Validation of a data assimilation technique for an urban wind model

Publication Type thesis
School or College College of Engineering
Department Mechanical Engineering
Title Validation of a data assimilation technique for an urban wind model
Date 2012-05
Description The Quick Urban and Industrial Complex (QUIC) dispersion modeling system has been developed to calculate wind and concentration fi elds in cities with buildings explicitly resolved. As opposed to other models which are either limited to a simpli ed gaussian plume without buildings or are computationally expensive and take weeks to grid and solve. The focus of this paper is a new data assimilation technique that improves QUIC-URB, a fast response three-dimensional (3D) diagnostic urban wind model. The QUIC-URB modeling system discussed in this paper was adapted from a previous version, which initialized the flow fi eld with horizontally uniform velocities based on wind speed and wind direction information obtained from a single measurement upwind of an urban area. Previous urban studies have shown that cities are often subject to large scale spatially varying in flows. To account for this spatial heterogeneity, a simple Quasi-3D Barnes Objective Map Analysis Scheme (a Gaussian weighted averaging technique), which initializes the flow fi eld based on multiple sensors and soundings located around the urban area has been implemented. This wind field is then modi ed by QUIC-URB's empirical building flow parameterizations to model the flow around individual buildings. The fi nal flow field is then obtained by ensuring mass conservation. This work is a validation of this multisensor data assimilation QUIC-URB model. The analysis shows QUIC-URB solutions compared to results of a hybrid Reynolds Averaged Navier-Stokes (RANS) solution of the same urban environment using the commercial Computational Fluid Dynamic (CFD) solver, FLUENT. Nine individual vertical velocity profi les located around the urban area are extracted from the FLUENT data set to simulate soundings around three urban environments consisting of an array of containers and three di fferent sizes of flow altering topographies. These velocity profi les are used as input profi les for QUIC-URB's new initialization scheme. The fi nal wind fi elds from QUIC-URB and FLUENT are qualitatively and quantitatively compared. The initial implementation of this data assimilation technique captures the gross eff ects of nonuniform mean wind fi elds around urban areas well. However, there are def ciencies when ingesting localized ow. The local flow eff ects of buildings and other relatively small geometries are spread out beyond their applicable region when input data is sparse. Limiting these localized eff ects to their applicable regions is an area for future research.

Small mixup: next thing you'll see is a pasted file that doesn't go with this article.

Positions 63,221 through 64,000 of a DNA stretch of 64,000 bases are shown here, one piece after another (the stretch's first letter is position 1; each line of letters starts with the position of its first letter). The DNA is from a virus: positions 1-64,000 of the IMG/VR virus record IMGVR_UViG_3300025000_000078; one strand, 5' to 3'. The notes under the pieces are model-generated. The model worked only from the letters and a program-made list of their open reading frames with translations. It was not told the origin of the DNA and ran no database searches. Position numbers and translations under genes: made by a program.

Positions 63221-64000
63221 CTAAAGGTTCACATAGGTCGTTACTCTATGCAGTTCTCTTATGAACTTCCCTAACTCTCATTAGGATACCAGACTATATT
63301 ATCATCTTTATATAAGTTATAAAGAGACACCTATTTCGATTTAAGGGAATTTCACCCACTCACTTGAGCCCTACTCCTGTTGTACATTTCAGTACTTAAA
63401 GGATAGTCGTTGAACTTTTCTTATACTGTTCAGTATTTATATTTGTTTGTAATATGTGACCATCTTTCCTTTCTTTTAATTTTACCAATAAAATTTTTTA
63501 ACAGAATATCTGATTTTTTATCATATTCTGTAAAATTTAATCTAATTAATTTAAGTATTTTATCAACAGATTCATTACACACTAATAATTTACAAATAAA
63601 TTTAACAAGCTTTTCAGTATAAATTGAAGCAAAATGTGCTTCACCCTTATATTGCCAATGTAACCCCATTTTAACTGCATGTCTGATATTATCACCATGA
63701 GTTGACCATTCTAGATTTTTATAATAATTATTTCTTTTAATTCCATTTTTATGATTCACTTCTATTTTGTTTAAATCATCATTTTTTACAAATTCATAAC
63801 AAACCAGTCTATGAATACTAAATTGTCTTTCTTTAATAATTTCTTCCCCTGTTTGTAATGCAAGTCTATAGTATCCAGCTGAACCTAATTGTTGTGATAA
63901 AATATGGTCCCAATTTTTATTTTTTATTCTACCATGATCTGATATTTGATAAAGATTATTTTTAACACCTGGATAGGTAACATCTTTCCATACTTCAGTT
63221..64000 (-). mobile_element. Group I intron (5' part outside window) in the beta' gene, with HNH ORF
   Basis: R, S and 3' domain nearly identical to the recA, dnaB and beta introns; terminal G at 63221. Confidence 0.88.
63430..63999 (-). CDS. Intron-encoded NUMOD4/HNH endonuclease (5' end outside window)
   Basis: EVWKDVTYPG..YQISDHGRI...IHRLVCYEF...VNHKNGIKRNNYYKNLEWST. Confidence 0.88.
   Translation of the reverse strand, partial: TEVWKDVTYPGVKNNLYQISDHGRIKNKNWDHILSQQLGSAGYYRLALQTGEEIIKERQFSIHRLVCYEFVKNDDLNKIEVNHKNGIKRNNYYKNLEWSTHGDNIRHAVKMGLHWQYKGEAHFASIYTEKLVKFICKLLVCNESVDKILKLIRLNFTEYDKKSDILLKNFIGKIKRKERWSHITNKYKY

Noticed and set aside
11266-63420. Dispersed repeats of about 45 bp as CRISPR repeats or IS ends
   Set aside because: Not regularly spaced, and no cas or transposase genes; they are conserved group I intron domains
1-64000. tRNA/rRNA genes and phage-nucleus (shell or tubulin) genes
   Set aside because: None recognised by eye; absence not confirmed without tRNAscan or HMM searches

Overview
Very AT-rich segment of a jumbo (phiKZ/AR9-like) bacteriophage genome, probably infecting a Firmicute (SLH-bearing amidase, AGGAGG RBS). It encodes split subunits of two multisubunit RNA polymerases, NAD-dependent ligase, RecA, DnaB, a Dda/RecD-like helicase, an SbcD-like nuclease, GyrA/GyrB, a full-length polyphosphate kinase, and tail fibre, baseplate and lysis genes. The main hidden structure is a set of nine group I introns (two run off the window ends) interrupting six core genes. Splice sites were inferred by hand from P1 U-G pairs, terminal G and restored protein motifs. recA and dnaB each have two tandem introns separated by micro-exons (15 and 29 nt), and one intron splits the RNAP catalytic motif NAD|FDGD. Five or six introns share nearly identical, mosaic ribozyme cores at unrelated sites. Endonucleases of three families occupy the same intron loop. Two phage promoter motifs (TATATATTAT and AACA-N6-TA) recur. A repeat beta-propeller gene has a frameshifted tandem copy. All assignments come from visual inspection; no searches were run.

Type Text
Publisher University of Utah
Subject Assimilation; CFD; Meteorological; MUST; QUIC-URB; Wind; Urban wind model
Subject LCSH Winds -- Measurement -- Computer programs; Winds -- Measurement -- Computer simulation
Dissertation Institution University of Utah
Dissertation Name Master of Science
Language eng
Rights Management Copyright © Thomas Michael Booth 2012
Format Medium application/pdf
Format Extent 8,577,679 bytes
Identifier us-etd3/id/687
Source Original in Marriott Library Special Collections, QC3.5 2012 .B66
ARK ark:/87278/s6f19dgj
Setname ir_etd
Date Created 2012-05-04
Date Modified 2016-10-05
ID 194847
Reference URL
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